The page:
Mis-selling Derivatives: RBS Used Only 16% of Redress Fund and Refuses Consequential Loss Allocation
Mis-selling Derivatives: RBS Used Only 16% of Redress Fund and Refuses Consequential Loss AllocationReuters

The Royal Bank of Scotland has only used around 16% of the money it set aside to deal with the mis-selling derivatives scandal and has, again, refused to allocate funds for consequential loss claims.

According to the group's 2013 financial results, RBS has set aside a total of £1.25bn (€1.5bn, $2.1bn) for the mis-selling of interest rate swap agreements (IRSA) but has only used £200m of this by 31 December 2013.

What is an IRSA?

Interest rate swap agreements are contracts between banks and customers where typically one side pays a floating or variable rate of interest and receives a fixed rate of interest payments in exchange.

Such contracts are used to hedge against extreme movements in market interest rates over a given period. Companies that saw the value of these products move against them as rates fell during the recession now owe banks inordinate sums of money in yearly interest payments.

RBS granted staff £576m in bonuses for 2013 despite the part nationalised lender losing £8.2bn over the past year.

The bank revealed in the same breath that will cough up over half a billion pounds in extra pay rewards as well as try to cut operating costs by £5.3bn.

However, RBS could face even more financial pain in the future as it has, again, refused to set aside any cash for consequential loss claims related to swaps mis-selling.

"Customers may also be entitled to be compensated for any consequential losses they may have suffered," said RBS in its 2013 financial results statement.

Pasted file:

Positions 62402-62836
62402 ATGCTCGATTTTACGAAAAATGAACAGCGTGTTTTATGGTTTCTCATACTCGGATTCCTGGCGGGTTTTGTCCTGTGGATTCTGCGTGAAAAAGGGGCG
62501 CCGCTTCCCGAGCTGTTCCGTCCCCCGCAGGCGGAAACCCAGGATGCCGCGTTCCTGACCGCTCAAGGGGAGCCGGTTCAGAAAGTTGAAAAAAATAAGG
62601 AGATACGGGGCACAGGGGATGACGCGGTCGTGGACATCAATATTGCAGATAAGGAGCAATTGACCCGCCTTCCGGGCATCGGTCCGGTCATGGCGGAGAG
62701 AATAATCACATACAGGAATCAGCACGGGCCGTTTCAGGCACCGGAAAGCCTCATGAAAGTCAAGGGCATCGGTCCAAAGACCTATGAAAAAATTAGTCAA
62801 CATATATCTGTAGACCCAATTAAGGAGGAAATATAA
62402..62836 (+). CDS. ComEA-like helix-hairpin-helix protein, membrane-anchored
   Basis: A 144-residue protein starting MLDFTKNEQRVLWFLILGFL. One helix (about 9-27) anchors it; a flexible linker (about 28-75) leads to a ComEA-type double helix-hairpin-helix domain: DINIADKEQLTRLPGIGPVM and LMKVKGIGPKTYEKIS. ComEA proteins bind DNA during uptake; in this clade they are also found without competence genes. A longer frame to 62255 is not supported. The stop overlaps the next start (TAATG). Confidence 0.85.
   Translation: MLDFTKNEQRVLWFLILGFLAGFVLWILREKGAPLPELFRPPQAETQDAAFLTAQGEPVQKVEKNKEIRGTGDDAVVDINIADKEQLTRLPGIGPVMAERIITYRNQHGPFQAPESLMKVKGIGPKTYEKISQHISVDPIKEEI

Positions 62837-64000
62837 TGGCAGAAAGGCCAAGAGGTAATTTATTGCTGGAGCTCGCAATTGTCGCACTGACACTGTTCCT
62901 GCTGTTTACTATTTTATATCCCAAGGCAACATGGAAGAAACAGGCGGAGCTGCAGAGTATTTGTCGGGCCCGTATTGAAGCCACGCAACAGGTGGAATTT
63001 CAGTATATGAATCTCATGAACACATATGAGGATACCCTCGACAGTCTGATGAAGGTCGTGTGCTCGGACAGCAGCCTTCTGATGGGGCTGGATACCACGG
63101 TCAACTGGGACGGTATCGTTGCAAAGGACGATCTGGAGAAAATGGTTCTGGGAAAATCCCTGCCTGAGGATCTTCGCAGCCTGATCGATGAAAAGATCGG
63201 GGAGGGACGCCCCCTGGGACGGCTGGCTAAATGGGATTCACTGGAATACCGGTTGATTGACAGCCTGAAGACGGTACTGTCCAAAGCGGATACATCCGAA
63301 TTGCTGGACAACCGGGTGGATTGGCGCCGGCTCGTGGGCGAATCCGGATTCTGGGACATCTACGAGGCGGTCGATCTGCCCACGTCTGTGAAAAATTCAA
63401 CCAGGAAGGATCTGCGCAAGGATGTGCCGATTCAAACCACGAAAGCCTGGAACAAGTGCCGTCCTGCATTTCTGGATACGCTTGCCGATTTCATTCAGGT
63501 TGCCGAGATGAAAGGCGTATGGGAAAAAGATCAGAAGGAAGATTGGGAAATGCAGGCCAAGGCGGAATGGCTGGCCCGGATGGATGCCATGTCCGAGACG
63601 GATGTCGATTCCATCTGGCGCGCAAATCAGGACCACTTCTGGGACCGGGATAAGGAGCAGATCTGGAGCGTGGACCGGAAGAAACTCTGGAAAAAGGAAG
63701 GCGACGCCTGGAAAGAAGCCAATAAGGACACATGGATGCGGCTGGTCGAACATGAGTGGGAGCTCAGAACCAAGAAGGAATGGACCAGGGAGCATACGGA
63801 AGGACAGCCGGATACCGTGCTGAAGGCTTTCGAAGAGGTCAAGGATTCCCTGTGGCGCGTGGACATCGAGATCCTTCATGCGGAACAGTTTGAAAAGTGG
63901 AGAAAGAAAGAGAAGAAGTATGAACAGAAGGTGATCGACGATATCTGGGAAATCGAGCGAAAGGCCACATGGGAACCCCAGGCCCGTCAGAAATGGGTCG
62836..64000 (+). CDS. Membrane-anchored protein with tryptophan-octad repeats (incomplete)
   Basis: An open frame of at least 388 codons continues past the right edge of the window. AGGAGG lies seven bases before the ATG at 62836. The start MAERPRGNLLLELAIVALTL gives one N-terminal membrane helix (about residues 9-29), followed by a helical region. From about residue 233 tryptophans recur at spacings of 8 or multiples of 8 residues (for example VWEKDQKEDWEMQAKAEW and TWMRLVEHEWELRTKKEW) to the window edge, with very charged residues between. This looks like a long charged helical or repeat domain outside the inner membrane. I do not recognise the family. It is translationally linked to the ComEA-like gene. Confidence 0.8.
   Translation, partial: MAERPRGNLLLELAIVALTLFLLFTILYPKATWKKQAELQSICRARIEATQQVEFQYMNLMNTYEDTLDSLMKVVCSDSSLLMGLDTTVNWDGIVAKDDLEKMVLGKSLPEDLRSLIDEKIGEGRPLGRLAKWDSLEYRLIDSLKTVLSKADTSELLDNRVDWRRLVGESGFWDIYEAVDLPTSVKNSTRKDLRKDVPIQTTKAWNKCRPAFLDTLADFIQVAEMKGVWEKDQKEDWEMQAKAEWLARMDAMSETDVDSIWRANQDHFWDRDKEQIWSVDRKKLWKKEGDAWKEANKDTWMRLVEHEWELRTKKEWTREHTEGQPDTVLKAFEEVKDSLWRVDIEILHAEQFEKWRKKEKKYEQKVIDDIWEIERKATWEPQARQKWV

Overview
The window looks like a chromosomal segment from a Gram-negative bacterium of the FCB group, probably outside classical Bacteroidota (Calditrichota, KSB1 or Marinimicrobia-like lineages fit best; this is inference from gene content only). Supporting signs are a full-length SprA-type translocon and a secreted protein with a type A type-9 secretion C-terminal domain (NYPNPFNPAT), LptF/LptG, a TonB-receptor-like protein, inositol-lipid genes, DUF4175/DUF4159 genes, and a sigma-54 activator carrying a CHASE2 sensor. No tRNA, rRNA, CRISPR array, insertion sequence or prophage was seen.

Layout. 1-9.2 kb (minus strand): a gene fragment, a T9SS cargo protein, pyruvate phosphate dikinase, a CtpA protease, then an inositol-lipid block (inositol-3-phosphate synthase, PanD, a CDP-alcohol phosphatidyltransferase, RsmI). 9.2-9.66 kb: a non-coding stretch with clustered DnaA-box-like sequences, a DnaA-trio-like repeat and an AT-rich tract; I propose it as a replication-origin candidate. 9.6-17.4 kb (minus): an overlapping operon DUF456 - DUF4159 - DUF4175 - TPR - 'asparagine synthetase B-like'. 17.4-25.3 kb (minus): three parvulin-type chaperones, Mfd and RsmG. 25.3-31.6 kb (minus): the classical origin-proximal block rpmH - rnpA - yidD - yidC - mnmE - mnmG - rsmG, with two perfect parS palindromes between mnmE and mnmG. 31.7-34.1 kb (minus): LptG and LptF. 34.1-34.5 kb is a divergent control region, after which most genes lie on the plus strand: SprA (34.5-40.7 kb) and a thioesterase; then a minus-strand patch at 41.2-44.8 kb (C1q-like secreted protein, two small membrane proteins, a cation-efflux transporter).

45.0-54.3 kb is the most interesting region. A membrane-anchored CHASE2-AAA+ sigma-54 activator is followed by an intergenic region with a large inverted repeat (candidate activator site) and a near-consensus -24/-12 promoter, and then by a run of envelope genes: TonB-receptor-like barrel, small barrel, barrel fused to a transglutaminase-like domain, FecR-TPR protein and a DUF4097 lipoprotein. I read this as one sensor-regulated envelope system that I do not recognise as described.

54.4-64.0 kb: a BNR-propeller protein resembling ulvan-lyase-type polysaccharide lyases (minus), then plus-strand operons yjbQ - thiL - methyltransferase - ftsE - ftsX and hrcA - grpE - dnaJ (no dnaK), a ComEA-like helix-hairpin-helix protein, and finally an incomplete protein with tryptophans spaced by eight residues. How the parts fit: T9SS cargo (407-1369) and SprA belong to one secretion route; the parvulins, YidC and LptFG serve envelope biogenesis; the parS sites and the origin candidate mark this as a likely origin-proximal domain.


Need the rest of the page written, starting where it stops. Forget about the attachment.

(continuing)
"RBS is not able to measure reliably any liability it may have and has accordingly not made any provision."

It added that out of the £1.25bn set aside for swaps mis-selling, £300m of this for administrative expenses.

What are Consequential Losses?

Consequential loss claims, which involve the party providing evidence that it incurred losses as a result of the IRSA, are filed separately to the Financial Conduct Authority's (FCA) review scheme.

This means that while a bank can make an initial redress offer - a product tear-up or switch and/or compensation - if a company is claiming for consequential losses on top of this, then it would have to wait until after the banks have assessed the application for damages.

Previously under the FCA interest rate hedging product review, no redress payments could be made from banks to customers until the entire process of determining redress was completed.

This prevents a party being able to make claims over and over again and costing firms multiple sets of bills from fresh reviews.

However, on 23 October, RBS revealed that it will pay all customers, which were mis-sold IRSAs, redress payments before consequential losses are determined.